At a play date in a local park, one mother left her younger child to sleep in the car while her older child played and she chatted with the other moms. She could see the car at all times and checked on her sleeping child regularly, but her choice made some of the other moms uncomfortable.
This can be a hot issue. And there are situations where it is certainly tempting, like the time when our friend Kelly’s husband had been out of town for a week and she was down to her very last diaper for her twin girls. She braved terrible traffic in the pouring rain for 30 minutes. When she finally found parking in the local Target, both kids were fast asleep.
Fighting off her overwhelming frustration, Kelly quickly considered her options: (1) Drive back home in the rain empty handed. (2) Wake them both and endure their wrath (along with that of other shoppers) for dragging them unwittingly out of a peaceful slumber and thrusting them into a noisy, florescent lit surrounding. Or…. (3) Run in by yourself for 5 minutes and let them sleep in the locked car.
Kelly choose option #2 and it was arguably the worst shopping moment of her life. “As they screamed the whole way home — because of course once you wake them, they will never fall back asleep no matter how tired they are – I kept thinking I should have just left them in the car and run in the store without them.”
Sometimes parental exhaustion is so overwhelming that parents do leave their children in the car. We know a mom at the preschool who leaves the sleeping toddler in the car while she runs in to pick up the older child. Or our friend Martha who noticed an item she had not paid for when she was unloading the cart after the kids were safely strapped in the car. Not wanting to leave the premises with an item she hadn’t paid for, she locked the car with the kids safely strapped in their seats and ran into the store to hand it off to a sales clerk. When she returned to her vehicle another woman was waiting, threatening to call the police.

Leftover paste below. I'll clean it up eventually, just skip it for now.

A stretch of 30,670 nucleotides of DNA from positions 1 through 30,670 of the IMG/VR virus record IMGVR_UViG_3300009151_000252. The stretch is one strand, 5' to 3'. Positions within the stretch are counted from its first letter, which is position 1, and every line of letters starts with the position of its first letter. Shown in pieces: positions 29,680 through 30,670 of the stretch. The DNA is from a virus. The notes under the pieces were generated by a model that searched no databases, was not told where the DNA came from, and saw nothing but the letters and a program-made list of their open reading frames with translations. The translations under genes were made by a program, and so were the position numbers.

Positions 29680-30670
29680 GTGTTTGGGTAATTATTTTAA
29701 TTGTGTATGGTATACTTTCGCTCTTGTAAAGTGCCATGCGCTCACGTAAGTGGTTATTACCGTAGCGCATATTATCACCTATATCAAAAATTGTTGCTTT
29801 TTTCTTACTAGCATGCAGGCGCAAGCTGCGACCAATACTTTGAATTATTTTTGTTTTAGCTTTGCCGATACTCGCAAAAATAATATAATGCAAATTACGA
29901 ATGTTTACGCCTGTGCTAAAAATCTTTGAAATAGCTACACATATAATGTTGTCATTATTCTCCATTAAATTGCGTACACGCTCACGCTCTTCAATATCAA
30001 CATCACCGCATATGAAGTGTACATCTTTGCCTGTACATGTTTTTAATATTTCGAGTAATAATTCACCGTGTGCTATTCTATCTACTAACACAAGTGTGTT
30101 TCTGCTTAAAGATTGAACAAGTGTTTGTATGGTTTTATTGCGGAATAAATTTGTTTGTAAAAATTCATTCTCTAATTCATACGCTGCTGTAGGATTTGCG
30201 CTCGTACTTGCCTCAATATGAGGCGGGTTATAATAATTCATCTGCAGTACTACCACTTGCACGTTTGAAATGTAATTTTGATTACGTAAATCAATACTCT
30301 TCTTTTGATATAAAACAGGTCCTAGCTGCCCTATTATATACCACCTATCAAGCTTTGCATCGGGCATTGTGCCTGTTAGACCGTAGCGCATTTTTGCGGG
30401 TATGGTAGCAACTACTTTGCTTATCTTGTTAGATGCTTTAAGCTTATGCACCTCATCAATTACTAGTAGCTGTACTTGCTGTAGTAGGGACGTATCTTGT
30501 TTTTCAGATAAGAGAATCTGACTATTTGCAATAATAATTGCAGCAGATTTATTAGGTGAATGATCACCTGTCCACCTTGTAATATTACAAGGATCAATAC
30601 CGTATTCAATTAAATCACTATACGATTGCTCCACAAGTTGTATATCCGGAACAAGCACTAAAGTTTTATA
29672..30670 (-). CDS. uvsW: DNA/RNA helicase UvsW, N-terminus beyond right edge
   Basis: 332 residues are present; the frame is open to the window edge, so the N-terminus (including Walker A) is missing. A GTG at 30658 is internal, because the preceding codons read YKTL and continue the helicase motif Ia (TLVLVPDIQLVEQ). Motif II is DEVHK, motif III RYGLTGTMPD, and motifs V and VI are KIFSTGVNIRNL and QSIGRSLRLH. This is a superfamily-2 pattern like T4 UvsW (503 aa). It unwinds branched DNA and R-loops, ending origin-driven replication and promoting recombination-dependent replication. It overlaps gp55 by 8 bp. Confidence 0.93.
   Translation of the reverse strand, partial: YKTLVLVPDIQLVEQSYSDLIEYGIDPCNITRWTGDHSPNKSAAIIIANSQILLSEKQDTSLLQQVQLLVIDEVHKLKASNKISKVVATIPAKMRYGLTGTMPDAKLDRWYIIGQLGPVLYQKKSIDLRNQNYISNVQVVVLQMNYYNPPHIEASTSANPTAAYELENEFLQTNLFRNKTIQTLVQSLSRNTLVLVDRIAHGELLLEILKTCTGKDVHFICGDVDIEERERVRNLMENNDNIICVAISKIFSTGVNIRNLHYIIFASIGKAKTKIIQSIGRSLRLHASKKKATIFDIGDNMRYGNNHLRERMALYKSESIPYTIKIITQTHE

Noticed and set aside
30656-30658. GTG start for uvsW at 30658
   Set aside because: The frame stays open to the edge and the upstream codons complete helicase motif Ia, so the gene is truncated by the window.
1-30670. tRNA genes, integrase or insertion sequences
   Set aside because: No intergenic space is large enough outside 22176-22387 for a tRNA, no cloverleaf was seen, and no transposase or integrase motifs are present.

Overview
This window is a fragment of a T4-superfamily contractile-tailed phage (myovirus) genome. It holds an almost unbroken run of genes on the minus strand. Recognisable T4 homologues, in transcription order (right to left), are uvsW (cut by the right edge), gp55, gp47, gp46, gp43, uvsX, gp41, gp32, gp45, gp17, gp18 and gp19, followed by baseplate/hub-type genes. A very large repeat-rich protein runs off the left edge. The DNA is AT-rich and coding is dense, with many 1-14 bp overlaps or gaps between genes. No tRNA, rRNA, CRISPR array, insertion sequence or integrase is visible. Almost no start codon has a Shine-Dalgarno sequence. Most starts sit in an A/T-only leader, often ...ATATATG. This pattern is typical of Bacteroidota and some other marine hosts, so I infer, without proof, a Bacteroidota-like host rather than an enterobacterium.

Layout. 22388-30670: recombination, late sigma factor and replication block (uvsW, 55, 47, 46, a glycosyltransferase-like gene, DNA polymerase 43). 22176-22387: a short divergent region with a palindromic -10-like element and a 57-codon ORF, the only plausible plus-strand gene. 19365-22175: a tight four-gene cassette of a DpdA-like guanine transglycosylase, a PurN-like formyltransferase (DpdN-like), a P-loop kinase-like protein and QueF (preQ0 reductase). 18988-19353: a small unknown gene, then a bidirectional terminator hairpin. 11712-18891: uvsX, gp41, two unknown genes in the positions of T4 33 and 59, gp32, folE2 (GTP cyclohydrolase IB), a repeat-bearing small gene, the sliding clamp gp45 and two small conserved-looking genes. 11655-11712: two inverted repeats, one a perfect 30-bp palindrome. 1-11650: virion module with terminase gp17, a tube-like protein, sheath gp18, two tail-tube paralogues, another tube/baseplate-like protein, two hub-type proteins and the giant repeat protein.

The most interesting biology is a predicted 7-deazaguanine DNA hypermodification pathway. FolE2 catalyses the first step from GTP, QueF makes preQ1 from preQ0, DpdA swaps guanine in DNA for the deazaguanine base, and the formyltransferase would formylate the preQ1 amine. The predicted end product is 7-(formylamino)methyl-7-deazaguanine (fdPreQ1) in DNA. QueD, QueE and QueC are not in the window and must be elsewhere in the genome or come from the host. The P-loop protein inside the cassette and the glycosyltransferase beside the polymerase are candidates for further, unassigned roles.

We know our friends would never intentionally put their children in harm’s way and have been surprised and sympathetic to the tongue lashings they have received from other parents. While we understand and appreciate that other people want to keep our children safe, we’d like to suggest some other tactics:
1. At preschool – if you see another leaving a sleeping child in the car, offer to walk their child out or wait with the child in the car once you come out. Chances are they would welcome the help.
2. In public – Instead of attacking or threatening, try just sharing your concern. Our friend Michelle says something like, “I am not trying to judge your choice, but I have seen some really scary things happen when kids are left alone in the car. If you can avoid leaving them alone in the car, I would really encourage that.”
3. In general – we are not advocating leaving children alone in cars, but we do not think it helps the situation to shame or humiliate another parent. If at all possible, try to think of ways you may help or improve the situation.
Have you ever been tempted to leave your child alone in the car? Any ideas?
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